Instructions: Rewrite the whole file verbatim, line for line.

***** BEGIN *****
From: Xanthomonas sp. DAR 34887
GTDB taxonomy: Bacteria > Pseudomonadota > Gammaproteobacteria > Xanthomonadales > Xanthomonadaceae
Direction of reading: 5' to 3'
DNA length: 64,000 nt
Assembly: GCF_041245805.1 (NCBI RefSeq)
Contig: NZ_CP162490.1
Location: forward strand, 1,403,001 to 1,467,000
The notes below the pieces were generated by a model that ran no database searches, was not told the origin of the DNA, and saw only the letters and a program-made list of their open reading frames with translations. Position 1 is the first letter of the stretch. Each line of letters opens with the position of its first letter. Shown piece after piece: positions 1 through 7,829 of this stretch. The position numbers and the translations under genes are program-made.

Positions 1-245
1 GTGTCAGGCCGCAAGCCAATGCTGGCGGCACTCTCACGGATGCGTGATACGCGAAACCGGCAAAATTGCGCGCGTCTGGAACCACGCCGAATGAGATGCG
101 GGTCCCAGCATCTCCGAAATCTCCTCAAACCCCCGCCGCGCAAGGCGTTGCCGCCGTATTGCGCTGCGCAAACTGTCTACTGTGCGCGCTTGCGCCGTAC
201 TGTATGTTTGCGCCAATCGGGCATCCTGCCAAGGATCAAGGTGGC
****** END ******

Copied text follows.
From: Xanthomonas sp. DAR 34887
GTDB taxonomy: Bacteria > Pseudomonadota > Gammaproteobacteria > Xanthomonadales > Xanthomonadaceae
Direction of reading: 5' to 3'
DNA length: 64,000 nt
Assembly: GCF_041245805.1 (NCBI RefSeq)
Contig: NZ_CP162490.1
Location: forward strand, 1,403,001 to 1,467,000
The notes below the pieces were generated by a model that ran no database searches, was not told the origin of the DNA, and saw only the letters and a program-made list of their open reading frames with translations. Position 1 is the first letter of the stretch. Each line of letters opens with the position of its first letter. Shown piece after piece: positions 1 through 7,829 of this stretch. The position numbers and the translations under genes are program-made.

Positions 1-245
1 GTGTCAGGCCGCAAGCCAATGCTGGCGGCACTCTCACGGATGCGTGATACGCGAAACCGGCAAAATTGCGCGCGTCTGGAACCACGCCGAATGAGATGCG
101 GGTCCCAGCATCTCCGAAATCTCCTCAAACCCCCGCCGCGCAAGGCGTTGCCGCCGTATTGCGCTGCGCAAACTGTCTACTGTGCGCGCTTGCGCCGTAC
201 TGTATGTTTGCGCCAATCGGGCATCCTGCCAAGGATCAAGGTGGC